I typically prepare in the evenings, although there are definitely times where I will set my alarm for an early wakeup in order to prepare. As I prepare the Daf I try to anticipate the questions that the participants may ask. When we are learning gemaros which I am more familiar with, preparation will obviously be more concise. With gemaros which I am less familiar with, the preparation can stretch and be more time-consuming.

How do you respond when a participant asks a good question for which you do not have a ready answer?

I do try to anticipate the questions that will be asked, and try to be prepared to answer them during the shiur. Yet it certainly does happen that I am asked questions that I was unprepared for. I have no trouble admitting that I do not have the answer and it’s something that I would have to look up. However, Daf Yomi does not pause, and sometimes the question will have to remain as such, as the next day’s Daf beckons.

What are the biggest challenges you face?

I prepare in the evenings, a time when my family is around. At times I have to make difficult choices: Do I prepare and spend less time with them, or do I push off my preparation for later, which may be quite late, and have to struggle to keep awake and focused after a long day? I am fortunate though. My wife Bracha (Rebecca) is extremely supportive of my delivering the shiur, despite all that it entails from her. She has to get the children off to school alone in the morning when I am giving the shiur and often needs to shoulder more in the evenings when I am preparing the shiur. On Shabbos, she often brings the children to shul to wait for our shiur to finish, so that we can all walk home together. I truly feel it is her shiur as much as it’s mine.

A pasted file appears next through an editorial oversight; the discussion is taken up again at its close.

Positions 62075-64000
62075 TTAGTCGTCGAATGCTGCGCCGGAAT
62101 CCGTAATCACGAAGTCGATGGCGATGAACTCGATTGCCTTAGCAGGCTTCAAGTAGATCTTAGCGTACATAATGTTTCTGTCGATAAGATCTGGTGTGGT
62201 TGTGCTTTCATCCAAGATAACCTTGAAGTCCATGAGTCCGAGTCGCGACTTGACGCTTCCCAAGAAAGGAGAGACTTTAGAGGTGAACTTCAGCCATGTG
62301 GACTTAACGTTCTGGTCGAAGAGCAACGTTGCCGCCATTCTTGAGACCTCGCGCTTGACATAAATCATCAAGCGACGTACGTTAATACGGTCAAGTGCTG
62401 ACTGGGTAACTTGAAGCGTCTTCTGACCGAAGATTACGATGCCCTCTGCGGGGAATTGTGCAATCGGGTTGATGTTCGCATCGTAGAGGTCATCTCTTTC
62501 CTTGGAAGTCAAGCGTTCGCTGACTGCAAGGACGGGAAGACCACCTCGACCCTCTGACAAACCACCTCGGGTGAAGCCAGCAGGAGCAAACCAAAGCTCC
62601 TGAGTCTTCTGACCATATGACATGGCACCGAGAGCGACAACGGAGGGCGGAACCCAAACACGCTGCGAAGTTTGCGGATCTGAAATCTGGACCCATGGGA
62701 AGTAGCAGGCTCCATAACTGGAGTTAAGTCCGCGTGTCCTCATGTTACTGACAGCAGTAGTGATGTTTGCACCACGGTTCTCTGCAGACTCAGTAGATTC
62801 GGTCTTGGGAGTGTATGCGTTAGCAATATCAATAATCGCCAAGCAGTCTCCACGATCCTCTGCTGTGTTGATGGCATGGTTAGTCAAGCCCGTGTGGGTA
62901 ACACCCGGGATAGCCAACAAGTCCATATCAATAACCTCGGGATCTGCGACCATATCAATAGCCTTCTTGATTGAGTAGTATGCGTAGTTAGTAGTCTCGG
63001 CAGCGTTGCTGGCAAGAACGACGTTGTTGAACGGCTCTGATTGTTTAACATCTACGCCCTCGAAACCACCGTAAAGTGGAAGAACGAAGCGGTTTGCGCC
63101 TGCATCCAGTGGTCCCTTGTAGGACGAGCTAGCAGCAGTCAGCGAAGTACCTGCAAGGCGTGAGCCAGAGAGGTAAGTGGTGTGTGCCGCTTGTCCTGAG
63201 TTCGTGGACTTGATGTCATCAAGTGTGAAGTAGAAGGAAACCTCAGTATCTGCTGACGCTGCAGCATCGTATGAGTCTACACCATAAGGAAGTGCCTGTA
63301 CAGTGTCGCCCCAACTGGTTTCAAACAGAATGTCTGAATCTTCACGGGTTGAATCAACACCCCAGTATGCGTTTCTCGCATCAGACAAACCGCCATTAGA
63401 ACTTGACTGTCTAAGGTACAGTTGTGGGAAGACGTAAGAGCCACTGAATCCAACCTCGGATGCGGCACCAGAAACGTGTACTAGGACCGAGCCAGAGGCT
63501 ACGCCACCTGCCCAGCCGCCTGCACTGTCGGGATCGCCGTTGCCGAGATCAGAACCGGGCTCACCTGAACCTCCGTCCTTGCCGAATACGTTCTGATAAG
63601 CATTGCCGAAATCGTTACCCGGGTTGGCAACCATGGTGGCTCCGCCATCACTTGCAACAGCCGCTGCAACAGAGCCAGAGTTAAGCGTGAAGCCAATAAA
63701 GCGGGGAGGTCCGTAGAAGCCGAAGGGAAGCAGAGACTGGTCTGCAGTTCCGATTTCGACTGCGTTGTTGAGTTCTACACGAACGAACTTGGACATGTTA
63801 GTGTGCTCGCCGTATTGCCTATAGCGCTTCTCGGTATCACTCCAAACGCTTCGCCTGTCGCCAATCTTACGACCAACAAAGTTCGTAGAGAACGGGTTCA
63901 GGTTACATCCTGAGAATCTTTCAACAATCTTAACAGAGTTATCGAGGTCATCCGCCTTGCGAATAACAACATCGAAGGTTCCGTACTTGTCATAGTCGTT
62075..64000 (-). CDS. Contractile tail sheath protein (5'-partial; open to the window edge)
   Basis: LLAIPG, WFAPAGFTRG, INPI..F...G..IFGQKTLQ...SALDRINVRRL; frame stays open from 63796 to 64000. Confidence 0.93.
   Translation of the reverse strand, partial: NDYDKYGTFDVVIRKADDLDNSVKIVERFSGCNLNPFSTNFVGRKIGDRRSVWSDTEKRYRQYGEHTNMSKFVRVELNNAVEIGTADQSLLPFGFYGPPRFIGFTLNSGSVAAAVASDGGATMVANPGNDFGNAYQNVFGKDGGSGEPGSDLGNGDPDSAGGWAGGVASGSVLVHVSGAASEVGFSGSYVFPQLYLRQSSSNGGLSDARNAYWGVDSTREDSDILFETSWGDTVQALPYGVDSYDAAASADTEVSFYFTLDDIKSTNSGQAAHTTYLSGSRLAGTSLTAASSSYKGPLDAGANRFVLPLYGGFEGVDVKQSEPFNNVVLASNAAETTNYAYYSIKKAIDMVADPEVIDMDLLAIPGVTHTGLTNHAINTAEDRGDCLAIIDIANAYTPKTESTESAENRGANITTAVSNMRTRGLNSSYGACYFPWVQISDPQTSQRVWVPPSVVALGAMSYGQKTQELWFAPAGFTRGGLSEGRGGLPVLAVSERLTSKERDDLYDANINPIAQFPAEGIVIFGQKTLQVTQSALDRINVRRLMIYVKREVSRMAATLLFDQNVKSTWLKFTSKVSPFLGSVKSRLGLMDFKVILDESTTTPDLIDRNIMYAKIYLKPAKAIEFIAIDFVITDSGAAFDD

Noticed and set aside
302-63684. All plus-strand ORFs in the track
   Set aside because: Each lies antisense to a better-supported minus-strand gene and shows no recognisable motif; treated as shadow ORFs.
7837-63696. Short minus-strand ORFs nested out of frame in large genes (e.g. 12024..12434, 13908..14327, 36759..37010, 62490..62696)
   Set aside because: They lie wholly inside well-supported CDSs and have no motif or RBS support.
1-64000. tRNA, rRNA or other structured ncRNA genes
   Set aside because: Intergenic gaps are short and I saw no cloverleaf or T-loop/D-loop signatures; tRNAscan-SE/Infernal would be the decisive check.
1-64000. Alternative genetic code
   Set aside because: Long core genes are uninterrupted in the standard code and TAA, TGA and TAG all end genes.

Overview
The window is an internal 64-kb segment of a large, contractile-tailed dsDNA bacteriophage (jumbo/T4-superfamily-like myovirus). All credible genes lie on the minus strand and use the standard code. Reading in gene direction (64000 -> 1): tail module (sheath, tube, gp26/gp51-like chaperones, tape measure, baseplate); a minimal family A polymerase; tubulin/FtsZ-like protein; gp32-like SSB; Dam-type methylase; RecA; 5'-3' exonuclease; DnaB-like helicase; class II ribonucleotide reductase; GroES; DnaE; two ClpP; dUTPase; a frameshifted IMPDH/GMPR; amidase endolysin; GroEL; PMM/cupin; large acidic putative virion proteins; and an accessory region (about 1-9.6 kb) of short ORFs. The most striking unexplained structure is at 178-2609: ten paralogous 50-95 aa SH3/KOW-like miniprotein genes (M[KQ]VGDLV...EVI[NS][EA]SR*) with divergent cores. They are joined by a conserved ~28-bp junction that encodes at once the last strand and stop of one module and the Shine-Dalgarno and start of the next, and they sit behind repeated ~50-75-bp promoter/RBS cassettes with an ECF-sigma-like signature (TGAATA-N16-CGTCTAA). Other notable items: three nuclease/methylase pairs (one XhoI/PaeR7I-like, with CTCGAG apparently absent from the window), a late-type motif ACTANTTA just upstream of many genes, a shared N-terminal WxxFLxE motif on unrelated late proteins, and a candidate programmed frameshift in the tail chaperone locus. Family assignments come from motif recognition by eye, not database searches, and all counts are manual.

What are some of your most rewarding moments?

Three highlights quickly come to mind. First, I have a great satisfaction when I explain a gemara in a way that the participants understand it well. When I see the geshmak they have from it, I know I did justice to the blatt.

Second, my children know proudly that their father gives a Daf Yomi shiur and it has become a part of their lives, their schedules, and indeed part of their lexicon. This means a lot to me, as I believe that true chinuch is leading by example.

The third rewarding byproduct of saying the shiur is that it has taken my own learning to a higher level. While giving the shiur has increased my own level of clarity for each Daf, I feel there is even something greater that I gained. The achrayus to be sure that I prepare the Daf has led me to keep my gemara around me all the time. I find myself constantly looking for opportunities to learn the Daf. As an example, I enjoy playing baseball with my friends, but bein gavra l’gavra, or between innings, I will have my gemara by my side and look in to prepare the next day’s Daf. I look at this as a great blessing, a level of commitment to learning that I don’t know if I would have otherwise attained.

What are your plans for celebrating the Siyum HaShas?

I plan on attending the siyum in Metlife Center, as I have attended the past two siyumim. I sincerely hope to be joined by the other members of the shiur and members of my family. I’m fairly certain that we will also celebrate together locally.